Presenting Harmony's silvers - sparkling lives, success stories, accounts of endurance, courage, grit and passion

Salute to success

Author: admin

Eighteen years after retirement, I returned to the Army when I joined the Army Ordnance Corps centre as a volunteer teacher. I tell my students that discipline is a part of the ethos of the Army and the moment they accept that, everything will fall into place. Till now, they had been pampered at home but the Army would turn them into proud and gallant soldiers.

I also have two batches of junior commissioned officers (JCOs) who are on the verge of retirement. These JCOs are worried about what they will do after they hang up their uniforms. They repeatedly ask me, “Saab, fauj ke baad hamara kya hoga? (Sir, what will we do after the army?) We do not have the qualifications civilians have.”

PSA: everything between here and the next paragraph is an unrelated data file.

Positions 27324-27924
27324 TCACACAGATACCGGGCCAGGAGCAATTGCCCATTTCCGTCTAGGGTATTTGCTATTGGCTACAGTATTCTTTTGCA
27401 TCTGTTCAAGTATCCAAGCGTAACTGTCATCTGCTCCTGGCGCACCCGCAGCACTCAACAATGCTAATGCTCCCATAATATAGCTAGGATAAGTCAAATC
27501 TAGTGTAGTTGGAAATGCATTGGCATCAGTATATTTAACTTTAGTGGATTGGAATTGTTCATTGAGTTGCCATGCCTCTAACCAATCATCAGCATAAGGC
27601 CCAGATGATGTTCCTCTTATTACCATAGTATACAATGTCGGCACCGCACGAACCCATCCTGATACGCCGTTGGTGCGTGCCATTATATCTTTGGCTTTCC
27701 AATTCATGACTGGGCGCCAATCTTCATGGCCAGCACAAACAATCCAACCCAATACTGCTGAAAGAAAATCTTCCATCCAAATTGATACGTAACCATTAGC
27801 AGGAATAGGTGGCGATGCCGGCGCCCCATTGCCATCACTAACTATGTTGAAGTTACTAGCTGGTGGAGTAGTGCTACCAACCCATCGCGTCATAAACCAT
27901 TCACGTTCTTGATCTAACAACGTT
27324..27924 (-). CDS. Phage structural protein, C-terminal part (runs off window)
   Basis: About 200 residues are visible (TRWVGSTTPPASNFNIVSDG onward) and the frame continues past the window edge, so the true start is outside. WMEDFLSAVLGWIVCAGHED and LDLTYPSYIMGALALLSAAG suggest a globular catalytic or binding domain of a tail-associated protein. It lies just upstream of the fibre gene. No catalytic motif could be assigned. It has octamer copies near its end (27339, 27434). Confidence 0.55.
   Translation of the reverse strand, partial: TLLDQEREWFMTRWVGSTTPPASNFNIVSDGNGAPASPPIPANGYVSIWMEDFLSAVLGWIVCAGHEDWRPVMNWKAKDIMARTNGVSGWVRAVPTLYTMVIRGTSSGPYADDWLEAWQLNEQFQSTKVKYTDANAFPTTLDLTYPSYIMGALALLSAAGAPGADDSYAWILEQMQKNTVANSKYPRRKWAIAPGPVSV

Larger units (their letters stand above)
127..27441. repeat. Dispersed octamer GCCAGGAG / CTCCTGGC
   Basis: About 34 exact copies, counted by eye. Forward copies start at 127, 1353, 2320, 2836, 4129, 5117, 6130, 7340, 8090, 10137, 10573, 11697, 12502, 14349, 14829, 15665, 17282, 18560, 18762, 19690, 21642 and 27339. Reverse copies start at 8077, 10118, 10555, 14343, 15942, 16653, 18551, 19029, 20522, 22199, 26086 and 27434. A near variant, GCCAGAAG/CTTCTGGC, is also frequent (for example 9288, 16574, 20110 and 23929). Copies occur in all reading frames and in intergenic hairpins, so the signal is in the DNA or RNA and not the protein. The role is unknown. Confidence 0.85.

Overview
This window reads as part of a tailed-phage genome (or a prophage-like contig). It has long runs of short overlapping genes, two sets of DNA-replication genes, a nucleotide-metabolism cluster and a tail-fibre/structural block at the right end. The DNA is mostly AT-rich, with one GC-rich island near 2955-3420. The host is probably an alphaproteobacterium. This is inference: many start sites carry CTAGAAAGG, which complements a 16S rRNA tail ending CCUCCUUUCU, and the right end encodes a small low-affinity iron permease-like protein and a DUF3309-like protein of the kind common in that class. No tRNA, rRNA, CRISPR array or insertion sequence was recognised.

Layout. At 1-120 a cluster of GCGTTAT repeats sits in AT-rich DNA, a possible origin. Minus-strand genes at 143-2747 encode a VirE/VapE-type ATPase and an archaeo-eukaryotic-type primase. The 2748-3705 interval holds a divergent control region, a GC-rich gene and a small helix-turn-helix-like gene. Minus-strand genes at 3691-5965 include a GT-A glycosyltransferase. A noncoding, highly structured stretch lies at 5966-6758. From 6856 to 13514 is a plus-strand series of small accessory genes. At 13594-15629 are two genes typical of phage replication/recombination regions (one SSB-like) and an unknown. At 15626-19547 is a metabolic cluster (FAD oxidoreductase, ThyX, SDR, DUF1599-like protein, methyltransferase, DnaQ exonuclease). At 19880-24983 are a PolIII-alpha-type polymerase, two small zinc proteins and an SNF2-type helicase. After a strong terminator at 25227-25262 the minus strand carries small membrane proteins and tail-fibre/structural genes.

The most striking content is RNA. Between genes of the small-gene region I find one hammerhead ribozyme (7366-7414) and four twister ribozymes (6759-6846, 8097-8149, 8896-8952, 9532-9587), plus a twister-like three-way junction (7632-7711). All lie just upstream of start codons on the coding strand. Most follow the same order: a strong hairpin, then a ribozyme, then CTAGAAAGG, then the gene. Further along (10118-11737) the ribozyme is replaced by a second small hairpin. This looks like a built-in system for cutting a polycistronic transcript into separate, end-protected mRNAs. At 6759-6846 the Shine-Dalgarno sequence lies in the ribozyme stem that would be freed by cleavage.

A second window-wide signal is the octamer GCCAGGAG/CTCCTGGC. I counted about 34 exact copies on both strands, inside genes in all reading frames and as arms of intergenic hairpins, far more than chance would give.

To queries like this, I always say, “You’re not yet 50; if you sit at home and do nothing you will go downhill very quickly. After having led an active life for over 20 years, if you suddenly do nothing, you will age very quickly and your health will start deteriorating. So it is very important to keep yourself physically and mentally occupied.”

Of course, if you get yourself some qualifications that work in the civil world, it makes the transition from the Army to civil life much easier. Before retiring, I did a course in the management of petroleum and related products. This helped a whole lot because within a month of retiring in 1995, I landed a job as a Reliance Petrol pump manager.

In the past 20-odd years, I have realised that if you are confident and talk calmly, and if you listen before expressing your views, you are likely to be successful. I have been trying to impress this upon the JCOs as well as the freshly minted recruits: proper communication is at the root of all relationships, whether in the Army, at home or in civil life.

—Col K Ananda Pillai, 73, Hyderabad

Photo: Shyamola Khanna
Featured in Harmony — Celebrate Age Magazine
October 2018